Tax hikes are threatening Minnesota’s microdistilleries
I wrote recently about how Minnesota’s liquor laws are throttling its distilleries. Sadly, the situation might be about to get worse.
A report in the Rochester Post Bulletin warns that “Microdistilleries in Minnesota are bracing for a “perfect storm” materializing at the start of the new year.”
With federal distillery taxes slated to increase fourfold at the start of 2020 and Minnesota’s tight distilling laws, some microdistilleries are uncertain if they’ll turn a profit — or even stay open — next year.
“(It’s) becoming impossible for us to survive and compete,” said Joel Vikre, co-founder of Duluth’s Vikre Distillery. “I honestly don’t know what we’re going to do next year.”
President Donald Trump’s 2017 tax bill that brought $1.5 trillion in tax cuts included an act reducing the federal excise tax for distilled spirits — or the amount of tax distillers pay per proof gallo
Under the bill, distillers pay $2.70 per proof gallon for the first 100,000 proof gallons created. Any proof gallon made after this up to 22.13 million gallons is then taxed at $13.34 per proof gallon. All spirits made after 22.31 million proof gallons are taxed at $13.50 per proof gallon.
But the three-bracket tax plan isn’t permanent. It’s set to expire at the end of 2019, bringing the tax back up to a flat $13.50 per proof gallon — no matter how much or how little a distillery produces.
In the Winter 2019 issue of our magazine Thinking Minnesota, I wrote about how tax cuts and had played a role in enabling craft brewers to thrive. The Vikre Distillery illustrates that the same is true for microdistillers.
Although the distillery opened its Canal Park location in 2014, Vikre said the passage of the tax bill was its first “prayer of making any money.” It was also the point at which craft distilleries “exploded” in the state, he said.
And, with taxes about to go back up, they are under threat.
Even with a majority of Congressional members being supportive of another three-bracket distillery tax law, Vikre said it likely won’t pass as they’re in the midst of impeachment hearings.
Members could take action and apply a law retroactively after the new year starts. “(But) there’s no guarantee we’re going to be able to stay in business and keep paying all our people while they’re coming up with a retroactive solution,” he said.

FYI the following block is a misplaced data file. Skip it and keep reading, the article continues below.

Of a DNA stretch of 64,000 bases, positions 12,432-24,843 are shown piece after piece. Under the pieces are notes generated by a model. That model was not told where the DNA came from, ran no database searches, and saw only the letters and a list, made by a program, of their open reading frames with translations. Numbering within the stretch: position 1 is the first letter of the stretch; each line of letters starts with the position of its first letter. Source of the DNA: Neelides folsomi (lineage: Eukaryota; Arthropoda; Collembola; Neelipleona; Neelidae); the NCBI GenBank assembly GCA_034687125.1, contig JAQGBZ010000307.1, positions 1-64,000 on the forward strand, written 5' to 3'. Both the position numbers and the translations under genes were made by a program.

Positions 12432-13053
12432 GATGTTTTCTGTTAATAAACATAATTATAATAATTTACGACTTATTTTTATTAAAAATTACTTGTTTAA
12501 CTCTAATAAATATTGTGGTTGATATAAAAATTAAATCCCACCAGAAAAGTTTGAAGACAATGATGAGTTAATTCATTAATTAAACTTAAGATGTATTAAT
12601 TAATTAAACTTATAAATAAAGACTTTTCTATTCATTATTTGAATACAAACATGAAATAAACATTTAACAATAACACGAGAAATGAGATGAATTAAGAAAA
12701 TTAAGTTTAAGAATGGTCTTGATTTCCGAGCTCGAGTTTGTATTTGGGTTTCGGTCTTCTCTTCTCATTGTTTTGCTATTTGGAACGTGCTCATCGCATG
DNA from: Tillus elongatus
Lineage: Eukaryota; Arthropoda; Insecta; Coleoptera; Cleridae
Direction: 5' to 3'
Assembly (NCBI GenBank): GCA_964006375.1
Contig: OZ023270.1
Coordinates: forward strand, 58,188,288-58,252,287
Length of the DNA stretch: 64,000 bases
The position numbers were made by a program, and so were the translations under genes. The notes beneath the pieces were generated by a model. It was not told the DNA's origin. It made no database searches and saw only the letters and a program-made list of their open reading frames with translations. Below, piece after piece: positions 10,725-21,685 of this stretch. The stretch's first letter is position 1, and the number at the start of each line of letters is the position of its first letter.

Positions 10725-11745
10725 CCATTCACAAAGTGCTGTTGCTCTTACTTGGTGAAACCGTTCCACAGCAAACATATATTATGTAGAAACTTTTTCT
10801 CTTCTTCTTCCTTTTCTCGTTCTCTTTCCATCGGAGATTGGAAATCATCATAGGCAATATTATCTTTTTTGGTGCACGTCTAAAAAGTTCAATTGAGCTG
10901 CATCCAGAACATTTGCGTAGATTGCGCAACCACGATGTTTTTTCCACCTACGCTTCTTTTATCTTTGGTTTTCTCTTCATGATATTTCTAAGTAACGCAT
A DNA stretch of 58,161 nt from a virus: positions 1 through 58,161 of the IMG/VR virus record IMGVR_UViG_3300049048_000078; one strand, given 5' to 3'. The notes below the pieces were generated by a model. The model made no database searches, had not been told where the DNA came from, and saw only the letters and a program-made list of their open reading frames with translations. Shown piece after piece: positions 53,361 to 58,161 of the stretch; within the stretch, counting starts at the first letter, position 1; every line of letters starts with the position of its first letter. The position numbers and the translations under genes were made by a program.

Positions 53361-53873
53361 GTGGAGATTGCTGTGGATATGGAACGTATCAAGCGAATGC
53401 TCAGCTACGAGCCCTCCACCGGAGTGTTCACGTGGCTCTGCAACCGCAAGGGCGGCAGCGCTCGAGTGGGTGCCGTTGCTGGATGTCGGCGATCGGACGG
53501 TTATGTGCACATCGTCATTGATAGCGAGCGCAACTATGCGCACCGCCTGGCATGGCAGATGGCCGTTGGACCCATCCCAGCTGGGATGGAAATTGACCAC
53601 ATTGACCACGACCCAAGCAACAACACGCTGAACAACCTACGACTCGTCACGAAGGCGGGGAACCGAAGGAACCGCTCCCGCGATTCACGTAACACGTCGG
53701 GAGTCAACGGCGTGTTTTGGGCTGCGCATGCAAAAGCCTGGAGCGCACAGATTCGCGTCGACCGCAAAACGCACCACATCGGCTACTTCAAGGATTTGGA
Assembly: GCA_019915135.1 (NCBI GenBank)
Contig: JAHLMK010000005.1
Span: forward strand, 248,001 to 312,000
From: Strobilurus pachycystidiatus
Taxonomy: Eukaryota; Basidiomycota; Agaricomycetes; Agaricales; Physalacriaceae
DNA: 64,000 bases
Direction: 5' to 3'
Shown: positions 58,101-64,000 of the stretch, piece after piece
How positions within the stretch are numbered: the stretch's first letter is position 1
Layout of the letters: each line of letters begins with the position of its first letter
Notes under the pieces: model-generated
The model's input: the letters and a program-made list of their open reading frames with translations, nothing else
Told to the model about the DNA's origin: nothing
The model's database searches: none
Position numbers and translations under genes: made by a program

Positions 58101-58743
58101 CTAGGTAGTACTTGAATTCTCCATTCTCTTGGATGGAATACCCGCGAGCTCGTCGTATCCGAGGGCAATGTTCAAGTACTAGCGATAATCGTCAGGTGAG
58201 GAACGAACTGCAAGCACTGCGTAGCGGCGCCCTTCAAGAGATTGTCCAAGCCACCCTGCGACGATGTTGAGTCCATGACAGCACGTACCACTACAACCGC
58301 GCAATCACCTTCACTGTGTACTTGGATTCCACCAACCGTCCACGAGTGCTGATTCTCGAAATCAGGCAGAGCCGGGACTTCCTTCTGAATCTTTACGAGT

At the Duluth Whiskey Project, CEO Kevin Evans is expecting a “dramatic” increase in taxes for his new business.
He has operated out of Vikre’s space since Duluth Whiskey opened in the past year. Evans was eyeing his own distilling space, but now revenue will likely go to taxes instead of future development.
“(I) got in this industry with eyes wide open, knowing it’s highly regulated and highly taxed,” Evans said. “It’s just part of the game.”
I wrote recently in response to those who say “If you can’t pay $15 and hour you don’t deserve to be in business”. Again, Vikre shows how, in the real world, that is less easy to do than it is when spouting off online. It is the employees who will bear the brunt.
Vikre said they can’t pass the tax increase on to its customers, as microdistilleries are competing with mass-producing, national brands. To mitigate costs, it may have to reconsider what it pays its 35 employees, he said.
Jon Kreidler, who co-founded Tattersall Distilling, said the Minneapolis distillery is also bracing for upcoming changes.
He’s expecting its federal taxes to increase by almost half a million dollars.
“It’s gonna hurt us pretty bad. To be completely honest … we’re going to have to make some serious cuts and really change up our business to be able to stay afloat,” Kreidler said.
Sometimes, when you make the point that high taxes harm business, it can sound a little abstract. The cases of Minnesota’s microdistillers put faces to the theory.
John Phelan is an economist at the Center of the American Experiment.